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Liz

Bear Claws

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14 hours ago, cgail said:

How about cans of tomato paste?  Small and cheap enough for each Scout?

Because when I was a kid, I couldn't wait to get a spoonful of crushed condensed tomatoes!  :blink:

Almost as exciting as helping dad open cans of motor oil.

Edited by qwazse
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1 hour ago, SSScout said:

P 38 anyone? 

The P 38 is a valuable tool and I keep one on my keyring at all times. However, this doesn't help the OP solve the issue of using a pocket knife with can opener. We would like to steer comments back to the OP rather than veer too far off the rails.

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Ok, answer this for me: Are any of the pieces shown on this tool a can opener? 

https://www.cabelas.com/product/hunting/knives-tools/multitools/pc/104791680/c/104740380/sc/104461380/cabelas-multi-tool/2001015.uts?slotId=0

I know it's a $6 itty-bitty pocket knife. But I own one - slightly different model but I think I paid about $4 for it several years ago. Mine has a flashlight instead of all the other pieces, but it's a pretty solid little tool and it gets the job done.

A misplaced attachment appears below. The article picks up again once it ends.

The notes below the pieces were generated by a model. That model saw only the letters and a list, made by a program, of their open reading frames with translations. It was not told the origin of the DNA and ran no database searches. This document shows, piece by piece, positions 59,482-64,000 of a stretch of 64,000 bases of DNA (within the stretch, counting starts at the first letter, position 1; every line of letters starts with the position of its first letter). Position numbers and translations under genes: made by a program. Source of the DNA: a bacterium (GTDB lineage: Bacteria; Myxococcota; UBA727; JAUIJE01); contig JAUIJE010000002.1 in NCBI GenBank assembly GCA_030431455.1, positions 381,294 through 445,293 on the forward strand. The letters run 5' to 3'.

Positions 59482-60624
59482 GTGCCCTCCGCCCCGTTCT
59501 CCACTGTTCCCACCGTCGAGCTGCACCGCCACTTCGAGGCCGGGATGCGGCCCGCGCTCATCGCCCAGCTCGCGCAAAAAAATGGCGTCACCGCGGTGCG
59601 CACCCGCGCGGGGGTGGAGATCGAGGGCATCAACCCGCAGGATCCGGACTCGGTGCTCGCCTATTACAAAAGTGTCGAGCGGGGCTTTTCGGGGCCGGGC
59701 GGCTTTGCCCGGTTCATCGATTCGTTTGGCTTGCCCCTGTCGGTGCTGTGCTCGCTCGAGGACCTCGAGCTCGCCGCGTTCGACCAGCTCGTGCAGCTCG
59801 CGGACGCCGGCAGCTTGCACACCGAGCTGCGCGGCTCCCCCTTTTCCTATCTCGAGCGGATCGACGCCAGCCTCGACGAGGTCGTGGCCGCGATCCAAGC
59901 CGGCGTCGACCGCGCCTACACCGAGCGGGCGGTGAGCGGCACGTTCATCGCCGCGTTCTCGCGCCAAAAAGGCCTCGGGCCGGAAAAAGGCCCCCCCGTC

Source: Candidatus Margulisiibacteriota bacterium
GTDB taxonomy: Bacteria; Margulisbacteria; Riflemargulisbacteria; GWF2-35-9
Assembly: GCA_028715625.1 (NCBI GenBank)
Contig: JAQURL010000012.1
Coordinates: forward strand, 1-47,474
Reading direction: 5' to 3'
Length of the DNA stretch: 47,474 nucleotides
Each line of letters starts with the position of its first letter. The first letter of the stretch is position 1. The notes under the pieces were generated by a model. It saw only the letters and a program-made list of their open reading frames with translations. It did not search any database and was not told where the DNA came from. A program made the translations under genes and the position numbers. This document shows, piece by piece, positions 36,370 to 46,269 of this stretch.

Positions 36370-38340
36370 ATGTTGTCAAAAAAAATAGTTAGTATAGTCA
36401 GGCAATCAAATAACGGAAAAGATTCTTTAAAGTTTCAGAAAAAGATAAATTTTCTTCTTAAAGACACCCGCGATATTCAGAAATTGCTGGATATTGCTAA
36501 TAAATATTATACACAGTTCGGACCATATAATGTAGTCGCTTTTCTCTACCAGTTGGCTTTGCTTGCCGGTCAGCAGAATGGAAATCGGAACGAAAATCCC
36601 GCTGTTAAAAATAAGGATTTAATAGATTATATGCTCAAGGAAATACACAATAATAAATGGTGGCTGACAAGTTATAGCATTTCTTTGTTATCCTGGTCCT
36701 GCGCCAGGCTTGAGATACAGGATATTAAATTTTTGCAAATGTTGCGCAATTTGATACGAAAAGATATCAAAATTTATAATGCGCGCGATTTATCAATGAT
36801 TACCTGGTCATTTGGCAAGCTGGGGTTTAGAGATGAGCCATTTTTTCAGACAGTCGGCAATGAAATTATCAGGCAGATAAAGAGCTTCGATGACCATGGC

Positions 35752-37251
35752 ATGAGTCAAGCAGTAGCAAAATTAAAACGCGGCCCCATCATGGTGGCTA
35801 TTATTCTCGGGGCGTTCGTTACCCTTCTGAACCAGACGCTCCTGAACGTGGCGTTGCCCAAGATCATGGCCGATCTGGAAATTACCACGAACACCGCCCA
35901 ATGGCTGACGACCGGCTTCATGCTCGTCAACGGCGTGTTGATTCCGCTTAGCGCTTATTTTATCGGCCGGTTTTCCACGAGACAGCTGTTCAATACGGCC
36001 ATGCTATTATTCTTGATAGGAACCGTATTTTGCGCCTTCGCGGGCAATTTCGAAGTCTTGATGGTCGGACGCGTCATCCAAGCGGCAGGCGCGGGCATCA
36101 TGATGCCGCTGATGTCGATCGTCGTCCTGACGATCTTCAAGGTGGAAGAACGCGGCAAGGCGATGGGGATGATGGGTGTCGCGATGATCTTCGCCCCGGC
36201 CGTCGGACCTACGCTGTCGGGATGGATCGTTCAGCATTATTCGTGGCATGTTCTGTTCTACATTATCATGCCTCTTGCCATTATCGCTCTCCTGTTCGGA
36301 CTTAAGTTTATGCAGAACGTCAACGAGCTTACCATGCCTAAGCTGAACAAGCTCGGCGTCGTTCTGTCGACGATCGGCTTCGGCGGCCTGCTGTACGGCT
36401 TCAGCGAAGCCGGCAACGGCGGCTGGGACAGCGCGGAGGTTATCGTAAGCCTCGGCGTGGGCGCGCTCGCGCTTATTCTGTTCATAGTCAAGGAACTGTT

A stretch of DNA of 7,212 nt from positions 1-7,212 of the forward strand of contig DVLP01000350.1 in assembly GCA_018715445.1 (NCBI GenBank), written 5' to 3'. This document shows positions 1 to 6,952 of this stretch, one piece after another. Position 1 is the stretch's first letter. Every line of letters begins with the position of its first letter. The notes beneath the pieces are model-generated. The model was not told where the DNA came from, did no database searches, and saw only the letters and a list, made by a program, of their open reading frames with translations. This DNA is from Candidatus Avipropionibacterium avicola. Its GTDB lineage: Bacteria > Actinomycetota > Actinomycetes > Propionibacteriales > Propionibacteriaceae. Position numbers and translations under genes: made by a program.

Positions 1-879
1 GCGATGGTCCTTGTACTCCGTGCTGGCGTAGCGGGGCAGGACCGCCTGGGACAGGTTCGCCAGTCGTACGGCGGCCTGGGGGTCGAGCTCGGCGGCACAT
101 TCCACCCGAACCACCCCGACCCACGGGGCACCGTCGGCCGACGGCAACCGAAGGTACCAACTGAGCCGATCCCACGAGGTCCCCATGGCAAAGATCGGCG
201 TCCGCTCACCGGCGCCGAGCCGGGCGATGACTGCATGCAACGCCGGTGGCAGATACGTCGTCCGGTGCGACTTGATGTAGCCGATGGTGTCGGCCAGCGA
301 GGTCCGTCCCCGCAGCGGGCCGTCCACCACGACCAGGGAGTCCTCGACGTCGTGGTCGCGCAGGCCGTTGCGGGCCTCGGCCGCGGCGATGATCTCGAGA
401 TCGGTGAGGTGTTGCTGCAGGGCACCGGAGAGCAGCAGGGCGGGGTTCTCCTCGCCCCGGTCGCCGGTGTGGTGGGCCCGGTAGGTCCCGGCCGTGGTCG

I'm still willing to explore the idea of borrowing one, but honestly it looks like hardly anybody other than Victorinox puts can openers on pocket knives anymore. And even they don't put it on half of their offerings. 

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Looking at the photo and the description of the tool, this particular one doesn't appear to include a can opener. You might go to your local Scout Shop and purchase the official Scout knife: https://www.scoutshop.org/bsa-deluxe-pocket-knife-2-1-2-knife.html. As others have mentioned previously, the Bears could take turns using this knife to complete the requirement.

 

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I'll try to borrow one first, and buy if necessary. I may still get this for the kids to use for opening packages, using the screwdriver, etc.. Or just ask the parents to provide one for each of their kids and float this as an option alongside the BSA ones if they don't have one already.